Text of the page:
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Care Provider Alliance responds to National Audit Office Report on Adult Social Care Reform in England

10 November 2023

The Care Provider Alliance welcomes the National Audit Office Report on Adult Social Care Reform in England. It casts a spotlight on critical issues facing adult social care, which supports over a million people with a workforce of 1.6 million. 

The report confirms our longstanding concerns: the adult social care system is under intense strain. Local workforce shortages have left providers reliant on international recruitment; people in need have long waits for assessment and care; and local authorities and care providers are financially fragile.

We support the government's aspirations for reform of social care, which were articulated in the White Paper “People at the Heart of Care”. 

A central problem, though, is that HM Treasury allocated insufficient funds to realise these aspirations. On top of this, rising inflation and poor economic performance have led to cuts to an already inadequate budget.

The Health Foundation has calculated that the sector needs £8 billion p.a. extra to stand still. To meet future demand, improve access to care and cover the full cost of care an additional £18 billion p.a. is required.

The government originally announced £1.8 billion p.a. for three years for reform. Now, it has budgeted only £729m for reform activities between 2022-23 and 2024-25.

Our chief concerns are lack of funding for fair payment for care for all ages and workforce development; and delays in implementing the reform programme. 

The government cut the original allocation of £500m for workforce reform to £250m. £500m was never enough to address the pivotal workforce issue: poor pay and terms and conditions of employment.

Now, grossly inadequate funding and poor project management threaten the delivery of remaining initiatives.

We urge the Department of Health and Social Care to act on the NAO's recommendations. 

The Care Provider Alliance and its members are ready to offer their expertise and experience to assist with social care reform.

We call for immediate action to address the funding shortfalls and delays, ensuring that our workforce is supported, valued, and equipped to provide the high-quality care our society deserves.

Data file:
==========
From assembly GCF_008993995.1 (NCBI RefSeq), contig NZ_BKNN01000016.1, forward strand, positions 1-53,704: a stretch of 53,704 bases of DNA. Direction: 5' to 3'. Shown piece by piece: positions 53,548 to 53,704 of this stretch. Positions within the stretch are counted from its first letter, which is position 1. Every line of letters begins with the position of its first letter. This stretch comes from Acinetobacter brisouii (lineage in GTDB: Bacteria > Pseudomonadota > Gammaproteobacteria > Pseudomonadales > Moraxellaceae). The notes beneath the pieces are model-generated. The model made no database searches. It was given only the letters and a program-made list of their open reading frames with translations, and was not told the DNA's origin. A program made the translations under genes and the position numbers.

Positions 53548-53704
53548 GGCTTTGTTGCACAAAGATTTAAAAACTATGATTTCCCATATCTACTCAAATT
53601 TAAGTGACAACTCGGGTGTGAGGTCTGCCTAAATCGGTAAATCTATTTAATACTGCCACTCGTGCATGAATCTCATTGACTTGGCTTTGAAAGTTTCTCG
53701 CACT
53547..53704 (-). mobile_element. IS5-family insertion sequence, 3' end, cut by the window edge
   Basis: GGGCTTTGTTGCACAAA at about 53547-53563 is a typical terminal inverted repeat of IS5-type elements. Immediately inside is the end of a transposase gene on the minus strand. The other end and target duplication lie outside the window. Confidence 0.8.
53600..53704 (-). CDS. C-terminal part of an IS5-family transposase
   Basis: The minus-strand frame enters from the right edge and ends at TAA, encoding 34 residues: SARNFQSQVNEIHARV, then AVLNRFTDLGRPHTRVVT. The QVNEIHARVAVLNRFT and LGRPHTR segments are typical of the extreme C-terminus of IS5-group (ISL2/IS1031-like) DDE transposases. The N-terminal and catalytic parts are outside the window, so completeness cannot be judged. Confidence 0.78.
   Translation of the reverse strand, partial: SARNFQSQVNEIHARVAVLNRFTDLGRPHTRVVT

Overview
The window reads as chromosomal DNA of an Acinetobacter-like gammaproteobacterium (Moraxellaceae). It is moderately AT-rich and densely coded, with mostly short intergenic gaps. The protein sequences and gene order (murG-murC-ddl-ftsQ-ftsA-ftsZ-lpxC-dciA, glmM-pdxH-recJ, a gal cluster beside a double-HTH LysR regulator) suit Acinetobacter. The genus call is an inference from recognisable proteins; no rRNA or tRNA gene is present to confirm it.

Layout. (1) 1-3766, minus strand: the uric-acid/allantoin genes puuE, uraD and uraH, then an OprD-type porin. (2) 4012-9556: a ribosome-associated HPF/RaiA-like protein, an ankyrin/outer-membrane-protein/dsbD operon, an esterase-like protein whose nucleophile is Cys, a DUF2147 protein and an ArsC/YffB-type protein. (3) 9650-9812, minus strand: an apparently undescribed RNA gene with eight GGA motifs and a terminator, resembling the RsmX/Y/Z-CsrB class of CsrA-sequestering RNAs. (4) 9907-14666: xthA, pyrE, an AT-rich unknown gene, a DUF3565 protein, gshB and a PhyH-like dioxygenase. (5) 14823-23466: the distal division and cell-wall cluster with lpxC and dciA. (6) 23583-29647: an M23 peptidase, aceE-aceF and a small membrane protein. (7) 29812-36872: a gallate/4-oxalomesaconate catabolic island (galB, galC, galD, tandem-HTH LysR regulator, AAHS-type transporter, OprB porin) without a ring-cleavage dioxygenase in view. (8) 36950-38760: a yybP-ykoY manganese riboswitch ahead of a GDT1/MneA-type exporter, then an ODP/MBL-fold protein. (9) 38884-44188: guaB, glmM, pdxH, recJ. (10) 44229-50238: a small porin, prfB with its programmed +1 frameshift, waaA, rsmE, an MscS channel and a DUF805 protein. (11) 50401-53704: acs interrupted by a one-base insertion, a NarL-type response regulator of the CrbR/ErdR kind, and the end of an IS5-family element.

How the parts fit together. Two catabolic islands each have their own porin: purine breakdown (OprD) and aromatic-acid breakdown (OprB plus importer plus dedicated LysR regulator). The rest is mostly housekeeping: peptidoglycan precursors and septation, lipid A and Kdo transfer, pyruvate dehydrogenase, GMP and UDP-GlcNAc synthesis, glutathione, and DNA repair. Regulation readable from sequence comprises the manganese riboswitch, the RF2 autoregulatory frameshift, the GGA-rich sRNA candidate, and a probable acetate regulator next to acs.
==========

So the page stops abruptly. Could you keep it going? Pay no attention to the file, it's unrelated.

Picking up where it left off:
Chair of the Care Provider Alliance, Dr Jane Townson OBE said:

“The NAO report confirms what Care Provider Alliance members already knew, though revealed some detail we were unaware of.

The government's plans for adult social care reforms lack proper funding and a credible delivery plan. 

We’re pleased that the Digital Social Care Programme is making progress, though is unlikely to meet the target. Unlike the others, this programme board engages with sector experts and reports openly on performance.

Delays in delivery of the workforce reform programme are very disappointing, as is the lack of transparency about approach and costs. 

DHSC's decision to spend £11.6m on a new IT system for administering training funds, for example, appears wasteful of time and money. Other mechanisms for grant dispersal are available and familiar to employers. The new system will not be ready until Spring 2024 at the earliest, reducing the opportunity for care workers to benefit from the funding. 

We’re staggered to read that DHSC’s analysis suggests local authorities have excess funding to meet cost pressures. There is clear evidence to the contrary.

The government’s focus is almost entirely on older adults. At least half of the costs of social care arise from meeting the needs of younger adults. As the NAO points out, profitability of the specialist providers, who support younger adults, has declined the most. Care providers of all types, though, are struggling to remain afloat.

We want to see more investment in social care; a coordinated and inclusive approach to implementing reform; and clear monitoring of performance.

The Care Provider Alliance remains committed to working with DHSC and other stakeholdersto shape care services to meet needs now and in the future.”

Notes to Editors§

About the Care Provider Alliance (CPA)

The CPA is a coalition of 10 associations representing adult social care providers in England. We advocate for the sector and ensure a coordinated response to the major issues that affect it.

The Care Provider Alliance is an informal body with a rotating chair. Membership is of the representative associations with a national membership across the whole of England. However, some CPA members also represent services in Scotland, Wales, or Northern Ireland.

Our members provide care and support to 1.2 million people. They offer a range of services, including residential care, nursing care, homecare, supported living, and extra care housing. They support children, adults of working age and older people. Services are commissioned by local authorities and the NHS or privately purchased. Together, our members employ over 620,000 care workers.

For more information on the Care Provider Alliance visit



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